(Note: This blog is directed to consenting adults around issues of sexuality.)
One intersect that doesn’t get talked about much is Asexuality and Disability. There are many reasons for this on both accounts. Even within the LGBTI community, Asexuality is not always talked about or seen as part of that community.
An Aromantic is a person who experiences little or no romantic attraction to others. Where romantic people have an emotional need to be with another person in a romantic relationship, Aromantics are often satisfied with friendships and other non-romantic relationships.
An Asexual is an individual who is not sexually attracted to either men or women. Asexuals are more open to the idea of having sex and may be willing to have sex for the benefit of a sexual partner. Some Asexuals may even enjoy having sex. Asexuality, like sexuality, exists on the spectrum. Most Asexuals, when asked, will identify two orientations: a sexual one and a romantic one.
There are many reasons Asexuality and Aromantic are not always included in LGBTI conversation. For some, the idea of LGBTI is based on the idea of sex and orientation. For some, it’s not that they are not aware that these factors exist; it just doesn't get addressed. Others don't accept that Asexuality is discriminated against or should be part of the LBGTI community.
It is important to remember that there is a spectrum to Asexuality and to Aromaticism.
It is important to remember that there is a spectrum to Asexuality and to Aromanticism. Simply put, one may be in a romantic relationship but still identify as "Aromantic." Someone who is Asexual may still want a relationship but not necessarily a sexual one.
Like gays and lesbians as well as transsexuals, Asexuals often have been medicalized, i.e., treated as if they have a disorder such as a lack of libido, or missing hormones, or viewed in general as something wrong with the person who doesn’t want a relationship and/or sex. This has resulted in many viewing this as a disability and puts the “stigma of disability” on those who are Asexual and Aromantic.
Asexuals often have been medicalized...this has resulted in many viewing this as a disability.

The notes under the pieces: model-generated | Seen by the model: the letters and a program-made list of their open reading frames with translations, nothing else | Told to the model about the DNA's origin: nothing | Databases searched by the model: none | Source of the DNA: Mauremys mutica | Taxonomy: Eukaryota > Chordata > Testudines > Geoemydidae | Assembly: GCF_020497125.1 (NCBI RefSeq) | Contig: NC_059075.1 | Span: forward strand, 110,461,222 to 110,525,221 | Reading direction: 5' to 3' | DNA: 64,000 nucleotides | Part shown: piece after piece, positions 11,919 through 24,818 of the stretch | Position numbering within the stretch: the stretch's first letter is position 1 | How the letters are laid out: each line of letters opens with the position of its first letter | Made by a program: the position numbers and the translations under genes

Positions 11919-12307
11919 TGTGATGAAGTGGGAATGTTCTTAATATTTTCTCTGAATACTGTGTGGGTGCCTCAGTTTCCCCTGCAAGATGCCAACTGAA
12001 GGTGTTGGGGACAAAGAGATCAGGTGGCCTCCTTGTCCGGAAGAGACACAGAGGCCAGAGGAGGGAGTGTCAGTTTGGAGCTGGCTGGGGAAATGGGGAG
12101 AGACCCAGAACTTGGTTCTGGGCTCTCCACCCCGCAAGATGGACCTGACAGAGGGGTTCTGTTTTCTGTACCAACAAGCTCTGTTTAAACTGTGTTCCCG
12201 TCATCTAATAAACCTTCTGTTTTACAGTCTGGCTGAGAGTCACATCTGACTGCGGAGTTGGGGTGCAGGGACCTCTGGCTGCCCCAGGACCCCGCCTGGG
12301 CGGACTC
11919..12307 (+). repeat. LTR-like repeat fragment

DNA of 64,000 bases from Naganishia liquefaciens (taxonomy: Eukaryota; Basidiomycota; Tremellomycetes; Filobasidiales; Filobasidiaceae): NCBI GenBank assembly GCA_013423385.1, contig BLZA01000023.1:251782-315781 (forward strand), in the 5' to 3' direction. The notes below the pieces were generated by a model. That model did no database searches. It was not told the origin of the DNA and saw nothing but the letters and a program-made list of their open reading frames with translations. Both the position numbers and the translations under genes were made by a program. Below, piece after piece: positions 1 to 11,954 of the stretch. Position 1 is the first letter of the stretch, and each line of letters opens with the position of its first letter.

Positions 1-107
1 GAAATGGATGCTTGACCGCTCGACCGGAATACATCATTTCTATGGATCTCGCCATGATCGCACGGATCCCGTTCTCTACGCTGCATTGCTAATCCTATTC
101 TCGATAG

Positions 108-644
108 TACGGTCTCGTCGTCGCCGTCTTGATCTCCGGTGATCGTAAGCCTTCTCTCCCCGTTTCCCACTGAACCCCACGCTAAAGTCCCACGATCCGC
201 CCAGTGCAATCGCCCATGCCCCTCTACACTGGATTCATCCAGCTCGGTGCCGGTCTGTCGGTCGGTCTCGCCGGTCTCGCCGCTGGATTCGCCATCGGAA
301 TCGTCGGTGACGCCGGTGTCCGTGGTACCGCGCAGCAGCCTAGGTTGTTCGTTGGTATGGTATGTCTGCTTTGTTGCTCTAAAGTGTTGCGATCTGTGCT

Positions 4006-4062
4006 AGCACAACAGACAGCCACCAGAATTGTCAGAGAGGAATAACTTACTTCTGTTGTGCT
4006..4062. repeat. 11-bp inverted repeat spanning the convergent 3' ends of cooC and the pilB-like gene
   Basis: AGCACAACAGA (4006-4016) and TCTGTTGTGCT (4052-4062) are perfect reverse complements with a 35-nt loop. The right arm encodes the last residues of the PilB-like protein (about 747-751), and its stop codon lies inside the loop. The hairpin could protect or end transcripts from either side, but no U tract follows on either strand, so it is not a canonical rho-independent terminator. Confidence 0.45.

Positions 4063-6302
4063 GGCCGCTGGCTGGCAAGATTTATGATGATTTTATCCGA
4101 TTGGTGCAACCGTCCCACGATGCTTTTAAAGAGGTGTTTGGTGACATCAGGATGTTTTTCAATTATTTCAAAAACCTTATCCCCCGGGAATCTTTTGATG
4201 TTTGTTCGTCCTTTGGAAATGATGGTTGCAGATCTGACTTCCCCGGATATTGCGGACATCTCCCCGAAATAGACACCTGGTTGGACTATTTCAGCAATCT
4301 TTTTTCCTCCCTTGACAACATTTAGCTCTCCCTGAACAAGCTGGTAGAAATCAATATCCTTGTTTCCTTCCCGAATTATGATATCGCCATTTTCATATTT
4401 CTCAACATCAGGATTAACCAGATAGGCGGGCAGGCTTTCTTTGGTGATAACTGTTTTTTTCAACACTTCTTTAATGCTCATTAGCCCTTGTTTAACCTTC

Disability advocates have done a similar thing questioning what it means to be disabled but also assuming that Asexuality and Aromantic don’t exist, or if they do they are part of a society that is ableist or desexualizes people. This is interesting because society has a history of oversexualizing and desexualizing people deemed as deviant.
While many disabled people are sexual in many different ways, there are also disabled and non-disabled people who are Asexual and Aromantic. The stigma of being in communities that make you choose one or another is something addressed by the concept of intersectionality. For me, this matters because I have been questioning whether I am nonbinary and Asexual. There are definitely a population of autistic people and people in general who do not conform to gender norms. This is becoming more accepted by the rights community but still in question in the general community. Asexuality and Aromanticism are still on the fringes of being talked about in terms of rights and greater acceptance!
There are definiely a population of autistic people and people in general who do not conform to gender norms.
That puts me and others in a particularly sticky situation. At LGBTI resource centers, there is little or no programing around Asexuality, which has made me unsure and continue to question my status without anyone in person to talk too. As well, within these communities, they are not always accepting of adding Asexuality to parts of pride that makes me and others feel as having an identity without a home. As well as being a disabled person, it feels in some way like this is setting back the disability community to be part of something that has been used to stigmatize its own people. But it is also part of who I am. While I want a relationship, sex is not a central drive or the key factor as it may be with many. No one wants to be boxed in with these kinds of assumptions.
Little or no programing at LGBTI resource centers has made me unsure and continue to question my status.
While it is important to recognize that disabled people are sexual and do want and/or have love lives, it is also important not to stigmatize people who are wanting sexuality and relationships and love in their own way - whether it is romantic, non-sexual, or even platonic friendship and love. For myself, I hope to be able to not choose just disability activism or sexual rights and Asexuality activism, but like many who have done intersectional work, combine them with each other as parts of the human identity.
For more info on the The ABCs of L.G.B.T.Q.I.A.+ go to https://www.nytimes.com/2018/06/21/style/lgbtq-gender-language.html
Founder of Jason’s Connection – an online resource for those with disabilities, mental health, aging and other needs. Jason was awarded an M.S. in Cultural Foundations of Education and Advanced Certificate in Disability Studies from Syracuse University. Jason is also a Project Coordinator and Research Associate at the Burton Blatt Institute, an international think tank for Disability Rights and Human Justice at Syracuse University. He regularly contributes to the blog in his own series called Jason’s View and travels the country consulting and speaking about disability issues and rights. To read more from Jason Harris, read Jason's View.